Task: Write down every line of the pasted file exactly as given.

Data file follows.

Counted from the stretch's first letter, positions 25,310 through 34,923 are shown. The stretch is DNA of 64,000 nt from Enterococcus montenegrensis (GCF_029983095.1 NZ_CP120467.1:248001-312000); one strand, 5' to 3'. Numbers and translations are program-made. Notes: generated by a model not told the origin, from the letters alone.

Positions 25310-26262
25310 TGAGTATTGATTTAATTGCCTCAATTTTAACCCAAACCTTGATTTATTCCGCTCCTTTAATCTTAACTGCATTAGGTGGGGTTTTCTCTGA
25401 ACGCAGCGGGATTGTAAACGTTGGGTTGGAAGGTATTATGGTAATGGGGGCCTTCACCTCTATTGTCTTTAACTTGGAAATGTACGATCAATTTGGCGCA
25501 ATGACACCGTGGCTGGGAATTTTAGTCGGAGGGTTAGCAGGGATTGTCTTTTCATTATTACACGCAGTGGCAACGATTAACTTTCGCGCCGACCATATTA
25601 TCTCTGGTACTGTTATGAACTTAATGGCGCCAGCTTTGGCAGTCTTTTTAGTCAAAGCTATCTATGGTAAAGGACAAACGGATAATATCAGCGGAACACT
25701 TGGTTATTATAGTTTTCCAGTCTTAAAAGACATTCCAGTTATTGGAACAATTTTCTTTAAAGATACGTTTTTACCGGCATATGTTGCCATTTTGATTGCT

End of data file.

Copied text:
Counted from the stretch's first letter, positions 25,310 through 34,923 are shown. The stretch is DNA of 64,000 nt from Enterococcus montenegrensis (GCF_029983095.1 NZ_CP120467.1:248001-312000); one strand, 5' to 3'. Numbers and translations are program-made. Notes: generated by a model not told the origin, from the letters alone.

Positions 25310-26262
25310 TGAGTATTGATTTAATTGCCTCAATTTTAACCCAAACCTTGATTTATTCCGCTCCTTTAATCTTAACTGCATTAGGTGGGGTTTTCTCTGA
25401 ACGCAGCGGGATTGTAAACGTTGGGTTGGAAGGTATTATGGTAATGGGGGCCTTCACCTCTATTGTCTTTAACTTGGAAATGTACGATCAATTTGGCGCA
25501 ATGACACCGTGGCTGGGAATTTTAGTCGGAGGGTTAGCAGGGATTGTCTTTTCATTATTACACGCAGTGGCAACGATTAACTTTCGCGCCGACCATATTA
25601 TCTCTGGTACTGTTATGAACTTAATGGCGCCAGCTTTGGCAGTCTTTTTAGTCAAAGCTATCTATGGTAAAGGACAAACGGATAATATCAGCGGAACACT
25701 TGGTTATTATAGTTTTCCAGTCTTAAAAGACATTCCAGTTATTGGAACAATTTTCTTTAAAGATACGTTTTTACCGGCATATGTTGCCATTTTGATTGCT